#### 3.3. Establishment of the Normalization Function and PTF and Verification

_{C}for each experimental site were calculated with Equation (7); the results are listed in Table 2. Then, F

_{C}was put into Equation (12) to obtain the estimated infiltration depths, which can be compared with the values calculated from the infiltration parameters in Table 2. The results are presented in Figure 5.

^{2}) from the regression was 0.95, and the MAPRE was 7.3% for all furrow irrigation experiments. The relatively high R

^{2}and relatively low MAPRE indicated the high accuracy achieved using Equation (12) for estimating the infiltration depth, and the reasonable functional normalization of the Kostiakov equation.

_{C}and soil particle proportions, soil bulk density (γ

_{d}), and initial soil water content (θ

_{0}). The results indicated that the variability of F

_{C}was related mainly to sand content (Sa), clay content (Cl), soil bulk density, and initial soil water content; the correlation coefficients were 0.79, −0.73, −0.61, and −0.59 in the study area. However, F

_{C}was not significantly related to silt content, which had a correlation coefficient of −0.19. To develop PTF, multiple linear regression analyses were conducted in MATLAB on the basis of correlation analysis. In the study area, the PTF can be represented as:

_{d}is the soil bulk density (g cm

^{−}

^{3}), and θ

_{0}is the initial soil water content (%). The γ

_{d}, θ

_{0}, Cl, and Sa terms in Equation (13) were set to the mean values of the 0–40 cm soil layers measured at each experimental site. To ensure reliability, the F

_{E}estimates from Equation (13) were compared with the values of F

_{C}calculated using Equation (7). As illustrated in Figure 6, the estimated F

_{E}values were comparatively consistent with the calculated values, and the regression lines were notably close to the 1:1 line (Figure 6). The R

^{2}and the MAPRE values were 0.56 and 7.7% in the study area, respectively. The results demonstrated that using Equation (13) to estimate F

_{C}generated reliable results in the study area.

#### 3.4. Reliability Verification of the Proposed Method for Determining the Inflow Discharge at a Regional Scale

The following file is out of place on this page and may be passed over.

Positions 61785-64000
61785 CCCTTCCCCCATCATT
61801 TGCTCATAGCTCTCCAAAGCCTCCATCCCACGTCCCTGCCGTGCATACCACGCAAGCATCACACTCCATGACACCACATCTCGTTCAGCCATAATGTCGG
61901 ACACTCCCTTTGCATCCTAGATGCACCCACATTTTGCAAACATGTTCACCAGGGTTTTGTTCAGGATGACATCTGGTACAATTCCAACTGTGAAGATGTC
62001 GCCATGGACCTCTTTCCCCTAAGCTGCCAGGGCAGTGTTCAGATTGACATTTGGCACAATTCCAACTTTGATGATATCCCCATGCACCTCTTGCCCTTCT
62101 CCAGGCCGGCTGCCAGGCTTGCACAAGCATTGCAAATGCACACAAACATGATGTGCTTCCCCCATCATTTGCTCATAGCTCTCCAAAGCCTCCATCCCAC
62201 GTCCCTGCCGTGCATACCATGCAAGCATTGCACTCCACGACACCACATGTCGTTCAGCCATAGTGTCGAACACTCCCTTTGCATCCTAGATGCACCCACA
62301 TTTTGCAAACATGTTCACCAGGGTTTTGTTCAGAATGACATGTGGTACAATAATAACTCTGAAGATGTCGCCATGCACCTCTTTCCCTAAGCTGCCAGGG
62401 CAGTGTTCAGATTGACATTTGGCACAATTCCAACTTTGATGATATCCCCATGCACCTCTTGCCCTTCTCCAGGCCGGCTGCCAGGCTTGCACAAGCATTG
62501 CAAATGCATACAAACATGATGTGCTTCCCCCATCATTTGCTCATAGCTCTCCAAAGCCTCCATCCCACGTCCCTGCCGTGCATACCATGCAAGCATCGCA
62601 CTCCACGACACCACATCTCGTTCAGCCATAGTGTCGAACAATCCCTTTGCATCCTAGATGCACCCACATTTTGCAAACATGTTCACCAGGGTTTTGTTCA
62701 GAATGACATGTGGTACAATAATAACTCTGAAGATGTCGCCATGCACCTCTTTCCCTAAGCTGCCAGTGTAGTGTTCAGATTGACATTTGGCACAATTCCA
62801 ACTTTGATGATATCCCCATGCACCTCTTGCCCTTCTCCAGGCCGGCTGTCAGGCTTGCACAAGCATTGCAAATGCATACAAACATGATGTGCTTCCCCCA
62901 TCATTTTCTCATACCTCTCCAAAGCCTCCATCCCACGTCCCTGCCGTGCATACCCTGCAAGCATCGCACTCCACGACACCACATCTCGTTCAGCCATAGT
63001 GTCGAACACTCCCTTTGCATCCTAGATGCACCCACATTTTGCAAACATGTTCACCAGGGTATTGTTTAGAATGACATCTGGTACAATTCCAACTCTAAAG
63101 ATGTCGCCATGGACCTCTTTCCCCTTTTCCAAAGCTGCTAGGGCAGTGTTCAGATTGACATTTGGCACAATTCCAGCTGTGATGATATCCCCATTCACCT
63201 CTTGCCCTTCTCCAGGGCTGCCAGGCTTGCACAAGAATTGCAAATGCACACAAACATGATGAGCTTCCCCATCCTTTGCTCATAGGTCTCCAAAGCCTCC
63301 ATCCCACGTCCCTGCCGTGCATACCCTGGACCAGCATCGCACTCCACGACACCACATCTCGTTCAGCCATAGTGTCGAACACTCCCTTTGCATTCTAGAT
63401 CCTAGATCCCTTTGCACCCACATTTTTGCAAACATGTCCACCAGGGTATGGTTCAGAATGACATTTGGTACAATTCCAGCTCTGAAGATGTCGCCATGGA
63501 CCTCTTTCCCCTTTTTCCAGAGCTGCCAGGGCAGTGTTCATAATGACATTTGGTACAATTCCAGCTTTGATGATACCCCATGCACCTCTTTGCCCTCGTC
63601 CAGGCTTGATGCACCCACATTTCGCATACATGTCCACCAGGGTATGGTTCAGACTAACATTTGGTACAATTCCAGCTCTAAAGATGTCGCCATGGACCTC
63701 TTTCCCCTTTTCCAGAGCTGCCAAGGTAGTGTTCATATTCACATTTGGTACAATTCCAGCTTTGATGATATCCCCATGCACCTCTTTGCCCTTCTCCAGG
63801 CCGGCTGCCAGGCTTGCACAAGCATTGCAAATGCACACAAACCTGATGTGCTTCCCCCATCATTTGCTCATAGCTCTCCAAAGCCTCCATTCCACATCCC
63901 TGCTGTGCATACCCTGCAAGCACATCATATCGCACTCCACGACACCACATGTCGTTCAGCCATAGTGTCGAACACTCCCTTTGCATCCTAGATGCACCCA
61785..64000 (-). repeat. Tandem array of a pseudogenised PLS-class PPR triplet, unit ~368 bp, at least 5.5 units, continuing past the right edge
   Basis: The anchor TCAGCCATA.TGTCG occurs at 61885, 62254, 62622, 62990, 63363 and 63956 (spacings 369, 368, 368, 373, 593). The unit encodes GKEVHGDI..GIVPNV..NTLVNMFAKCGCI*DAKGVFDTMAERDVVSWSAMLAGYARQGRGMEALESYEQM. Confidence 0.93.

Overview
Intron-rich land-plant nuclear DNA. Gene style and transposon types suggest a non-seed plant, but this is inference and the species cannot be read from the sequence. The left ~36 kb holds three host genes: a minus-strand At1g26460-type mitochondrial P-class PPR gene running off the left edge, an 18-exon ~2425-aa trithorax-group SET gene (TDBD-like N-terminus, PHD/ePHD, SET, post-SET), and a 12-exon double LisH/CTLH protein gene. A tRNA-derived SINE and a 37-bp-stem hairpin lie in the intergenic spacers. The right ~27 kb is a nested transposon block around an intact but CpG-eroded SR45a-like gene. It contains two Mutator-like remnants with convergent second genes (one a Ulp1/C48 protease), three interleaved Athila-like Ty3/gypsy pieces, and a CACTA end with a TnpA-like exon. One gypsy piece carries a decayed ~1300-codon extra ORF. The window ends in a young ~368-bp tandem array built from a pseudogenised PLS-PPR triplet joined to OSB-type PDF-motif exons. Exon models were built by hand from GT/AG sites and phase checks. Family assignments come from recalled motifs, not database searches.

_{a}, CU, and E

_{s}) were simulated using WinSRFR under Sim.4 and Sim.5, and then the comprehensive indicator Y was estimated using Equation (10). In the WinSRFR simulations, the furrow bottom slopes were 0.001, 0.0025, and 0.004, the furrow lengths were 80, 105, and 130 m, and the discharges were 2.0, 3.0, 4.0, 5.0, and 6.0 L m

^{−1}; a total of 2025 simulations were run for all furrow irrigation sites under Sim.4 and Sim.5.

^{2}was 0.76 for all experimental sites. The MAPRE of optimal discharge between Sim.4 and Sim.5 for all furrow irrigation experiments was 9.2%; the simulation results of Sim.4 served as a benchmark. From the optimal results of discharge depicted in Figure 7, the irrigation performance indicators were estimated using WinSRFR, and then the comprehensive indicator, Y, was obtained according to Equation (10). The results are displayed in Table 3.

_{C}, and that it could be used for determining the optimized discharge of closed-end furrow irrigation of maize fields in the study areas. A properly optimized design can ensure high irrigation performance.

#### 3.5. General Discussion

_{C}, in this study area was 0.156; however, in 72 double-ring infiltration experiments in the typical fields of the first and third terraces (Yangling, Shaanxi province, China), the values of CV of F

_{C}were 0.334 and 0.271 [40]. The results demonstrated that the variability may be overestimated by point infiltration measurement, which obtained results similar to those of Bautista and Wallender [28]. Therefore, it can be inferred that using the field mean infiltration parameters may be helpful for obtaining a more robust design of a furrow irrigation system and managing such an irrigation system.

## 4. Conclusions

## Author Contributions

## Funding

## Conflicts of Interest

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**Figure 1.**Map of study area and experimental layout of closed-end furrow irrigation. Notes: ■ represents the study area. ● represents an experimental site.

**Figure 2.**Comparisons of measured and simulated advance time and water depth in the upstream using WinSRFR.